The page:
The publication detail shows the title, authors (with indicators showing other profiled authors), information on the publishing organization, abstract and a link to the article in PubMed. This abstract is what is used to create the fingerprint of the publication. If any grants are referenced by the publication, they will be listed here as well.
Childhood and adolescent risk factors for comorbid depression and substance use disorders in adulthood.
University of Maryland School of Public Health, Department of Behavioral and Community Health, 2387 SPH Building, Valley Drive, College Park, MD 20742, United States. email@example.com
Addictive behaviors 2012;37(11):1240-7.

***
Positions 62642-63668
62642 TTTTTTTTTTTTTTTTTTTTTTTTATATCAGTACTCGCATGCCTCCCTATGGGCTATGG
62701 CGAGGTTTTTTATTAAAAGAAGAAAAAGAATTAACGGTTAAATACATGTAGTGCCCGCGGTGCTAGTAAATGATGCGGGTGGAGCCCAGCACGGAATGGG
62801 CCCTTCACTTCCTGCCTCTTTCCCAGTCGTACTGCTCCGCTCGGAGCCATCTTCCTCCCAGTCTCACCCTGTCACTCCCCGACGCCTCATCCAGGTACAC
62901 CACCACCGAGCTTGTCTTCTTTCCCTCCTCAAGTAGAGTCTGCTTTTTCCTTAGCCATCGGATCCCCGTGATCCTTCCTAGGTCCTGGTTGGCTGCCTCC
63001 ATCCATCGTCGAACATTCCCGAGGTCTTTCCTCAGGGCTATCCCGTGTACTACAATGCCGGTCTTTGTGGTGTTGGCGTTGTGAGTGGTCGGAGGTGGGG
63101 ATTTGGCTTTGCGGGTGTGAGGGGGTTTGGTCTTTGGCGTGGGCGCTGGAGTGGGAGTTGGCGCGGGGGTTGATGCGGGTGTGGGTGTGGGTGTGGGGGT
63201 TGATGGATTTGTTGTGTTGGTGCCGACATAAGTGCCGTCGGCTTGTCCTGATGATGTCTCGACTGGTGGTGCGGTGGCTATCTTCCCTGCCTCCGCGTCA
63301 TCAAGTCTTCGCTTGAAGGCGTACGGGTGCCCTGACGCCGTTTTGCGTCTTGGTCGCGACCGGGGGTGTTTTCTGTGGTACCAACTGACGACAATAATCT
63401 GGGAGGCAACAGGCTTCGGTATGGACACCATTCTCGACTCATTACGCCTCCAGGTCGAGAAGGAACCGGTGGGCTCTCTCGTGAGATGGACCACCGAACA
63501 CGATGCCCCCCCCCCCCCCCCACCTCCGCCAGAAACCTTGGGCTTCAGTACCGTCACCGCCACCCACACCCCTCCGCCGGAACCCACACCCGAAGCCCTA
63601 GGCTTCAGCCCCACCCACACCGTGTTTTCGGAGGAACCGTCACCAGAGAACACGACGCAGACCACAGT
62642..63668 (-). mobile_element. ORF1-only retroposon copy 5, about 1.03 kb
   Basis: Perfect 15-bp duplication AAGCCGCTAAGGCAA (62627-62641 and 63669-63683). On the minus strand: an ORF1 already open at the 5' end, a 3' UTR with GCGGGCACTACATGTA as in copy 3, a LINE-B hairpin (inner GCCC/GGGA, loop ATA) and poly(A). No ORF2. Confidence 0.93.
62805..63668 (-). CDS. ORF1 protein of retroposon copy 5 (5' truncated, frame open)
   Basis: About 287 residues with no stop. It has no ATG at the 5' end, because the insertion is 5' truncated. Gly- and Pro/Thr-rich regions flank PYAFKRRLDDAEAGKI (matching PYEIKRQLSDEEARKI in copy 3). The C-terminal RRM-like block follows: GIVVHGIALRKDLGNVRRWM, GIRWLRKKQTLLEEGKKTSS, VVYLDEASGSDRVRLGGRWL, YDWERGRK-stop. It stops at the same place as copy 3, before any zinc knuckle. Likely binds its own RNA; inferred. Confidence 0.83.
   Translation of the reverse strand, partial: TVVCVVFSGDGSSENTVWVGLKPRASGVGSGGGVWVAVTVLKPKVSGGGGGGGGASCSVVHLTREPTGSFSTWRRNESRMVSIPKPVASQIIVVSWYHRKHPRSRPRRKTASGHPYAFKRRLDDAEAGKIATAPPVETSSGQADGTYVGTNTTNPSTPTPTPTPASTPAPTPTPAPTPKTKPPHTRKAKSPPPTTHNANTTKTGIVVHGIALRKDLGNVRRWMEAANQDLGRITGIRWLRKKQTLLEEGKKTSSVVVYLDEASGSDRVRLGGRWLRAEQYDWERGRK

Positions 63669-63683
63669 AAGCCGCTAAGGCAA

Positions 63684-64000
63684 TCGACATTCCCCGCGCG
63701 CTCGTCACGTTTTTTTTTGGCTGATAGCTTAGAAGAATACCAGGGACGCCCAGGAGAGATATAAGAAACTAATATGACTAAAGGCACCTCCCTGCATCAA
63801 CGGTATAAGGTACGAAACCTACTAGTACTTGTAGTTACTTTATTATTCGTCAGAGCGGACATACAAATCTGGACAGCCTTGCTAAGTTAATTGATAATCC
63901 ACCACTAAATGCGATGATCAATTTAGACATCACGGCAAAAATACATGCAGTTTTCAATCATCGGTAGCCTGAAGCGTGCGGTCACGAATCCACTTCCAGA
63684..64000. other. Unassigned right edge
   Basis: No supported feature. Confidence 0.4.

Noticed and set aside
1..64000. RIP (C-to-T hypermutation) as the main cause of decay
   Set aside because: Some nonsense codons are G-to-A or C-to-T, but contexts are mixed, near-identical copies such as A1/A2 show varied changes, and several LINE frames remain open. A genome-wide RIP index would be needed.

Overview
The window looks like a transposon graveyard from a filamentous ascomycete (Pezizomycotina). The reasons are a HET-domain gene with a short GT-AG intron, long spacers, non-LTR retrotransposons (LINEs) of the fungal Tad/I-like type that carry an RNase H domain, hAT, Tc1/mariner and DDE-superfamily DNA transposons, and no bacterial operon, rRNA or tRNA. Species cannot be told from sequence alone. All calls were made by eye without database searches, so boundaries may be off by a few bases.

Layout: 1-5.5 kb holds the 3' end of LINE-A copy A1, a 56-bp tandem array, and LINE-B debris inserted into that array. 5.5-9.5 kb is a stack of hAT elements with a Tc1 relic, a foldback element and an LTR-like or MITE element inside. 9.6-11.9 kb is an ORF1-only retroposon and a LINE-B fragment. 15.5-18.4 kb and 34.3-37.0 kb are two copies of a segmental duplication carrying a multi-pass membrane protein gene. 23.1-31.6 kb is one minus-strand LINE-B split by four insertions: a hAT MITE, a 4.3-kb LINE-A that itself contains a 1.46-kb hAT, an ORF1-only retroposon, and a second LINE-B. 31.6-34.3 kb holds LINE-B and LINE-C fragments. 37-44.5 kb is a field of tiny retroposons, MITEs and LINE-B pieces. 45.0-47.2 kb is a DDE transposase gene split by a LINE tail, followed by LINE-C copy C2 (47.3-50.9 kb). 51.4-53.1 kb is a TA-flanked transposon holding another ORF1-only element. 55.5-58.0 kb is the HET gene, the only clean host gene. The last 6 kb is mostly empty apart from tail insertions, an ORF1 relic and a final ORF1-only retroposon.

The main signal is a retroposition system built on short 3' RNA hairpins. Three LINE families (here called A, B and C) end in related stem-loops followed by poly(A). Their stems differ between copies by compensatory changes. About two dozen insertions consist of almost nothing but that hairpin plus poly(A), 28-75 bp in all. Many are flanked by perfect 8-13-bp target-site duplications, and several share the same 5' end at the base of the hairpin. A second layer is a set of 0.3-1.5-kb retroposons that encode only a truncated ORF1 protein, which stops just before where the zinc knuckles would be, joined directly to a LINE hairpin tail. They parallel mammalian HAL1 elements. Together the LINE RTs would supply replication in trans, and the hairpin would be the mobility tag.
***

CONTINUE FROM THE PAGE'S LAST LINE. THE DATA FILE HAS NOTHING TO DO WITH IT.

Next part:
The comorbidity of major depression and substance use disorders is well documented. However, thorough understanding of prevalence and early risk factors for comorbidity in adulthood is lacking, particularly among urban African Americans. With data from the Woodlawn Study, which follows a community cohort of urban African Americans from ages 6 to 42, we identify the prevalence of comorbidity and childhood and adolescent risk factors of comorbid depression and substance use disorders, depression alone, and substance use disorders alone. Prevalence of comorbid substance use disorders and major depression in adulthood is 8.3% overall. Comorbidity in cohort men is twice that for women (11.1% vs. 5.7%). Adjusted multinomial regression models found few differences in risk factors for comorbidity compared to either major depression or a substance use disorder on its own. However, results do suggest distinct risk factors for depression without a substance use disorder in adulthood compared to a substance use disorder without depression in adulthood. In particular, low socioeconomic status and family conflict was related to increased risk of developing major depression in adulthood, while dropping out of high school was a statistically significant predictor of adult-onset substance use disorders. Early onset of marijuana use differentiated those with a substance use disorder with or without depression from those with depression without a substance use disorder in adjusted models. In conclusion, comorbid substance use disorders and depression are highly prevalent among these urban African Americans. Insight into the unique childhood and adolescent risk factors for depression compared to substance use disorders is critical to intervention development in urban communities. Results suggest that these programs must consider individual behaviors, as well as the early family dynamic.
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